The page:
“With everything, we were doing maintenance-wise, it was necessary to support all of the other operations in the immediate area, whether it was an infantry unit that was working on a smaller base and needed heaters and generators to keep things working there or repairing trucks so they could get out in the field,” he said.

Rice’s was in Afghanistan during the winter, which he said always surprises people.

“Everyone always thinks Afghanistan is always hot,” he said. “We certainly had some hot days while I was there, but there were plenty of times, it was a lot closer to zero. We had snow.”

One of the most noteable things about Afghanistan for Rice was the difference in cultures, he said.

There were a lot of cultural differences that make it hard to adjust to Afghanistan. It has a somewhat unique history in the course of major events. Just about every power has invaded them and just about every power has lost. They have never truly been conquered.”

Villages can be remote, with some villages made up of 10-15 families who never interact with people from other villages during their entire lifetimes. The roads aren’t built up. There are not well-established schools. Some places do not have running water. In fact, conveniences that we take for granted in the U.S., such as a cell phone, are not available. In fact, Rice said, troops are warned that if a person has a cell phone, to regard them as dangerous, because a cell phone is a potential indicator of someone waiting to trigger a bomb.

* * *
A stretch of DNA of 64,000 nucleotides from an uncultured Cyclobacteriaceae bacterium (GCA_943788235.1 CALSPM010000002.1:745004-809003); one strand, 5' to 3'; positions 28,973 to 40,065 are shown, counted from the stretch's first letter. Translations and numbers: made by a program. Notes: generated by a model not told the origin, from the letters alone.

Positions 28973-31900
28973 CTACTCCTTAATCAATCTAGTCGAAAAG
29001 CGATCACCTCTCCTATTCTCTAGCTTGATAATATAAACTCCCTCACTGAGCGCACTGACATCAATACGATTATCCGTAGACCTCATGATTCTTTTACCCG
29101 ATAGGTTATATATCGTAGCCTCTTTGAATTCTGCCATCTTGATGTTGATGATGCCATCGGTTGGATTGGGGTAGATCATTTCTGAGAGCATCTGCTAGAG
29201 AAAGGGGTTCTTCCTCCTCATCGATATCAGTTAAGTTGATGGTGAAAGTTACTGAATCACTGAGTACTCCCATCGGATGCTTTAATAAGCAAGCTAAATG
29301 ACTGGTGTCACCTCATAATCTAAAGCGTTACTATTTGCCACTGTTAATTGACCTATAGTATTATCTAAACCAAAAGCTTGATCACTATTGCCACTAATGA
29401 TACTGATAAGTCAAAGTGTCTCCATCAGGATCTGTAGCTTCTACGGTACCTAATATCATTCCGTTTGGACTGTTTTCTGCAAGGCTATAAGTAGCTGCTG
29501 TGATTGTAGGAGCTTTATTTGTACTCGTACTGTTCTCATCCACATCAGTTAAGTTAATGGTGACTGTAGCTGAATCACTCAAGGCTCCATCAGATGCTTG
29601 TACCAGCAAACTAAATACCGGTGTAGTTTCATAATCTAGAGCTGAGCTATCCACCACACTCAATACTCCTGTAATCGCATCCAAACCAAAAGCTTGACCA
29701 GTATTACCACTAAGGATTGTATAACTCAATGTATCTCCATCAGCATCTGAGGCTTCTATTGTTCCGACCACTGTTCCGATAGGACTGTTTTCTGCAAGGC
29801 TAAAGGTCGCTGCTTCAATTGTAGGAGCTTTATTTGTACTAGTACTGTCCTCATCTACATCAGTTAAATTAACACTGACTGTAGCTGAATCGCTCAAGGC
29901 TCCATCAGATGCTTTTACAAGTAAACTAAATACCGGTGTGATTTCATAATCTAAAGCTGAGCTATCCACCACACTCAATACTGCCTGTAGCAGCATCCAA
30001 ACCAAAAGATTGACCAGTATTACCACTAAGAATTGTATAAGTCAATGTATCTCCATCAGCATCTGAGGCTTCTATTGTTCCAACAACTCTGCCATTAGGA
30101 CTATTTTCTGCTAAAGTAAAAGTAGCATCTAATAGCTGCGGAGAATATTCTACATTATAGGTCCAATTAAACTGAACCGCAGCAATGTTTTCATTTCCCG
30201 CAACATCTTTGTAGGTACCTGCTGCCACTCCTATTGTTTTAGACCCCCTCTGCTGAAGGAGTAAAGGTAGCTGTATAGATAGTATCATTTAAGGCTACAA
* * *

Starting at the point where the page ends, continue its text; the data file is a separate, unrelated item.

Rice served in Afghanistan from October 2012 to February 2013. However, while en route to Afghanistan, he began the steps for his next chapter in life - applying for law school.

“While I was sitting in Kyrgyzstan, I was waiting for the online application portals (to law school at Creighton University) to open,” he said, explaining he had taken the LSAT (law school admission test). He had taken some time between graduating from Nebraska Wesleyan and applying to law school. “I was able to hit the submit button the day before we flew into Afghanistan. While I was there (in Afghanistan), I found out I got into law school.”

On reflection, he said he hadn’t fully committed to attend law school until he hit that submit button, and then paid a seat reservation deposit for Creighton.